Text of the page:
Tomato prices are set to remain high for a couple of months, thanks to a major ‘Karpa’ disease attack that has affected more than 70% of the crop. Retail prices of tomatoes are in the range of Rs 60-70 per kg owing to short supplies in the market. According to Shriram Gadhave, president, Vegetable Growers Association of India (VGAI), climate change for past few seasons is affecting the health of the crop and this year as well there has been a major attack of Karpa which has destroyed the crop. ‘Karpa,’ is a a fungal disease, which leads to withering of the leaves and causes black spots on the fruit. The reason for the same is the unseasonal rainfall despite the strict care taken by farmers. “So instead of the six-seven tonne of productivity per hectare, the yield has dropped down to three-four tonne,” Gadhave pointed out. On Tuesday, the modal price of tomatoes was Rs 47.10 per crate. Each crate contains 20 kg. Pimpalgaon Baswant in Niphad tehsil of Nashik district is the largest producer of tomatoes in the country. They are traded on a crate basis in Nashik. In the first half of November, the average retail price of onion and tomatoes surged 23% and 28% on month, respectively. “Wholesale prices (of tomatoes) in Nashik have nearly doubled from Rs 15-20 per kg a month ago to Rs 35-40 currently,” a trader said. The retail prices are in the range of Rs 60-70 per kg in Nashik, a key tomato producer in the country in the country. Gadhave said although the rains have been good this season and the water table is up, the volatility in climate has been affecting the crop.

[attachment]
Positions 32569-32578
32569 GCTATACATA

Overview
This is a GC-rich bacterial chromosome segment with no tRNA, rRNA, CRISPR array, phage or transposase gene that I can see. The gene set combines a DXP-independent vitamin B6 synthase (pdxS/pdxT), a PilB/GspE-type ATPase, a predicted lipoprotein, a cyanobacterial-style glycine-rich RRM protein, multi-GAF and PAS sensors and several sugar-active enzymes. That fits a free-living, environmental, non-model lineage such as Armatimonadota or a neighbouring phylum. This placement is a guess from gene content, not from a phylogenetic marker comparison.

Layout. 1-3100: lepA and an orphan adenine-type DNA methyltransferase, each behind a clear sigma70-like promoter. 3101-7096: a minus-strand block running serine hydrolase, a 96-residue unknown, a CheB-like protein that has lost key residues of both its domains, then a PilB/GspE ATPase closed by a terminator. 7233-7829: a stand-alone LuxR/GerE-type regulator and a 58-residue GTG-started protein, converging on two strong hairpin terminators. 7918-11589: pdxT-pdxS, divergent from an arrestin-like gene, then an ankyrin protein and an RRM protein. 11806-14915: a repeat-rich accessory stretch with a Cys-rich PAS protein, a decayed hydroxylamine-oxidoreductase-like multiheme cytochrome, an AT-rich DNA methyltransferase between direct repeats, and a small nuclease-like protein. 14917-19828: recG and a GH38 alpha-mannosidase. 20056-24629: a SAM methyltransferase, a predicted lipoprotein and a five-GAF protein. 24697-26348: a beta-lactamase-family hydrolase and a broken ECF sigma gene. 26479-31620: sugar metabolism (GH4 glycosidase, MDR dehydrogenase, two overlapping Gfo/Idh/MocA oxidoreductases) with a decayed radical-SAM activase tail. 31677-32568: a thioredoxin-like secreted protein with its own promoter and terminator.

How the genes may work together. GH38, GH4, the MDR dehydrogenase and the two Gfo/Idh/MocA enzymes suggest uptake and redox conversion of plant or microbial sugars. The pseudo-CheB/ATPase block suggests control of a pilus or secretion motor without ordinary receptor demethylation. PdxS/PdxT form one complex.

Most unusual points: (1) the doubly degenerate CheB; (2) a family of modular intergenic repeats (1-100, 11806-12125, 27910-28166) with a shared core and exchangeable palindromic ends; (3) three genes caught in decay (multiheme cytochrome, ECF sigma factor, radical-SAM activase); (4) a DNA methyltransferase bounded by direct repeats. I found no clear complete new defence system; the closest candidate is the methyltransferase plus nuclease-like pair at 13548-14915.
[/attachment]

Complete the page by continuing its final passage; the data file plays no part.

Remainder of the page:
Last year as well there was an attack of Karpa which affected the total production, he pointed out. The high prices are likely to continue for a while. This season lasts till February when the new crop comes in. Although the other parts of the country have also begun cultivating tomato, the situation is the same everywhere since the climate change has affected every state, he said. Gadhave’s organisation has been running the Narayangaon open tomato auction as an experiment to eliminate the middleman and help farmers get better prices for their produce. Over the years, this tomato auction has gained fame and also attracted the attention of other states as a model. This year, barely two-four traders are coming to the auction every day, he said. Over 3 lakh hectare have come under tomato cultivation in the state.
Nashik is the main supplier of tomatoes to most parts of the country. Pimpalgaon which is in Nashik district, usually supplies tomatoes to other markets like Delhi, Madhya Pradesh, Assam and Haryana. It also exports tomatoes to countries like Bangladesh and Pakistan. Tomatoes are cultivated by farmers in Narayangaon near Pune, Nashik, Beed and Pusegaon among other areas. In Narayangaon alone, around 18,000 acres usually comes under tomato cultivation resulting in a production of some 1,400 tonne a day. About 40,000 hectare come under tomato plantation in Pimpalgaon. The season at Pimpalgaon will continue till November-December. Around 1.25 lakh hectare comes under tomato cultivation in Nashik district every year. Mumbai receives its quota of tomato from cultivated areas in Karnataka, as well as Satara, Sangli and Narayangaon.